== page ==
"There are many book fairs in the world," the fair's chairman, Zev Birger, said in his welcoming speech, "but none of the others have friends and groupies." "There are bonds created here that span the world," said Friedman in her brief speech of thanks. Menne acknowledged that he was "part of the conspiracy of Jerusalem Fair unconditionals." He movingly described his first visit to Jerusalem in the early '60s, remembering the "very young man fleeing from the burden of his own nation's guilt, he went to the city, where the very notion of guilt had been invented thousands of years earlier. The more profane reason of his visit was named Susan." He admitted happily that he was much more successful in his relationship with Jerusalem.

The Aspen Institute Forum was Jerusalem's 10th. Panelists included Richard Ben Cramer, Pulitzer journalist and author of Joe DiMaggio, who remarked that he felt more welcome now than ever before in Israel: at the airport the taxi driver had looked at him with joy and a feeling of protection, "like a gamekeeper." Before he left the States, Cramer's sister had expressed anxiety about his trip—"You won't know which way to go for safety," she had said. He said that he had replied: "Come, come, e-books won't be that bad."

For Aspen's subject was "From Gutenberg to Gates: Transforming the Culture of Books," keynoted by Jason Epstein, who put his faith in print-on-demand. Other speakers, Lothar Menne among them, saw the future as coexistence between e-books and paper.

As part of the fellowship program, an alumni seminar heard Victoria Barnsley, new CEO and publisher of HarperCollins U.K., telling of her own transition "From Lone Independent to Global Conglomerate"—from her own Fourth Estate to HC, of course. Speaking to a group including some unreconstructed independents—among them Britain's Andrew Franklin (who founded Profile Books after being eased out of Penguin) and Jamie Byng of Scotland's Canongate—she admitted that Fourth Estate's one defining quality had been its independence, an independence she had abandoned after 16 years at the helm for Harper's attractive offer—not only for the money, she insisted, but because the question of independence now seemed to her irrelevant. She argued for tolerance toward conglomerates, for they corresponded to the revolution in retailing; she pointed out that it was Woolworth that had launched Penguin paperbacks. In one of the responses from the floor, Fischer Verlag's Frank Trümper observed that the real challenge was to combine the creativity of the independents with the strength of the conglomerates, something he was now trying to achieve.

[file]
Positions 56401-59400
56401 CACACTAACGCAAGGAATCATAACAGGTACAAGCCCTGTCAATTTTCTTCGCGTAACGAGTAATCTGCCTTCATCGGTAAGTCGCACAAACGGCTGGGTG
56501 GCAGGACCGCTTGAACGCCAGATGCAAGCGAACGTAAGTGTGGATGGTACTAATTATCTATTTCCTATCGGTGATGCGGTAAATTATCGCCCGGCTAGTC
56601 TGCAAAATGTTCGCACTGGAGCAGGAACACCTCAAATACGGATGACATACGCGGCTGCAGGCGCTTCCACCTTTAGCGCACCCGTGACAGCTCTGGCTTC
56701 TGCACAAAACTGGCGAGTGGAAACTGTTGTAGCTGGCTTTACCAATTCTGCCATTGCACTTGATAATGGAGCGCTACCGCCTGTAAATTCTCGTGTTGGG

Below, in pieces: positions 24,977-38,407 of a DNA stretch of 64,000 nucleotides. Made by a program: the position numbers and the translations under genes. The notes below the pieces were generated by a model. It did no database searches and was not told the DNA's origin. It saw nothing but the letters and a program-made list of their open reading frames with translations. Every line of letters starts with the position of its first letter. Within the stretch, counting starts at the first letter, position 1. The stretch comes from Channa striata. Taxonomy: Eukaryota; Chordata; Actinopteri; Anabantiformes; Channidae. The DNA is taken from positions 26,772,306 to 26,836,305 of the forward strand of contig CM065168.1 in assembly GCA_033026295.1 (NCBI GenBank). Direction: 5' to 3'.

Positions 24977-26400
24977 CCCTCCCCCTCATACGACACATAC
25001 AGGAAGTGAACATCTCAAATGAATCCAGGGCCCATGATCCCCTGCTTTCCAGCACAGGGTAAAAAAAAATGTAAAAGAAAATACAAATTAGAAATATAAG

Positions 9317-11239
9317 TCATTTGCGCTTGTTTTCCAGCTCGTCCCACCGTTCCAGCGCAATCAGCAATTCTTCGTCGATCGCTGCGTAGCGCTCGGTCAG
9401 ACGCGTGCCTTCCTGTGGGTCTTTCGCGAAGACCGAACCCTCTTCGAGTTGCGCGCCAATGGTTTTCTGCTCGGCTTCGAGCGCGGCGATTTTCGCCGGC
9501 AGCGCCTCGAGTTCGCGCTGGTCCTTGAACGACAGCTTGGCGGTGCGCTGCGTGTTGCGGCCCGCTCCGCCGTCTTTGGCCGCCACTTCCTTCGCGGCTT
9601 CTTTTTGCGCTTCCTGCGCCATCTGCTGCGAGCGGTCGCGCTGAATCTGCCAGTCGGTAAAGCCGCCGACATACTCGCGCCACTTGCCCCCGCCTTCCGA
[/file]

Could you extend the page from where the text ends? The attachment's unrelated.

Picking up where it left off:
Of all the programs on the fair docket, the fellows were particularly impressed with this meeting and recommended that more opportunities for the fellows to talk about their publishing experiences be scheduled in future fairs. "We could present some of our titles and discuss what we see as the challenges facing editors today. We could discuss what might help in facilitating buying and selling rights abroad," suggested Norton senior editor and v-p Jill Bialosky. Another fellow, Thomas Rathnow, nonfiction editor at Germany's Ullstein Heyne, suggested more roundtable meetings for the fellows.

For sure, the next fair in Jerusalem will reflect a lot of the fellows' recommendations, as JIBF organizers and participants recognize that they are the future of this biennial event.

And as for the future of the book, we harken back to Shalev's words at the fair's opening ceremony: "It is such a pleasure to see a small army of publishers and agents converge on the city in order to write, translate, publish, and buy and sell books—and to remember what many have already forgotten: that once, many years ago, Jerusalem was a fount of moral texts, spiritual ideas, inspiration and words, uttered and written here, that reached the entire world." And everyone involved in the fair—organizers and participants—hopes that this "small army," representing all faiths and constituents, descends on Jerusalem for the 2003 fair in even greater numbers.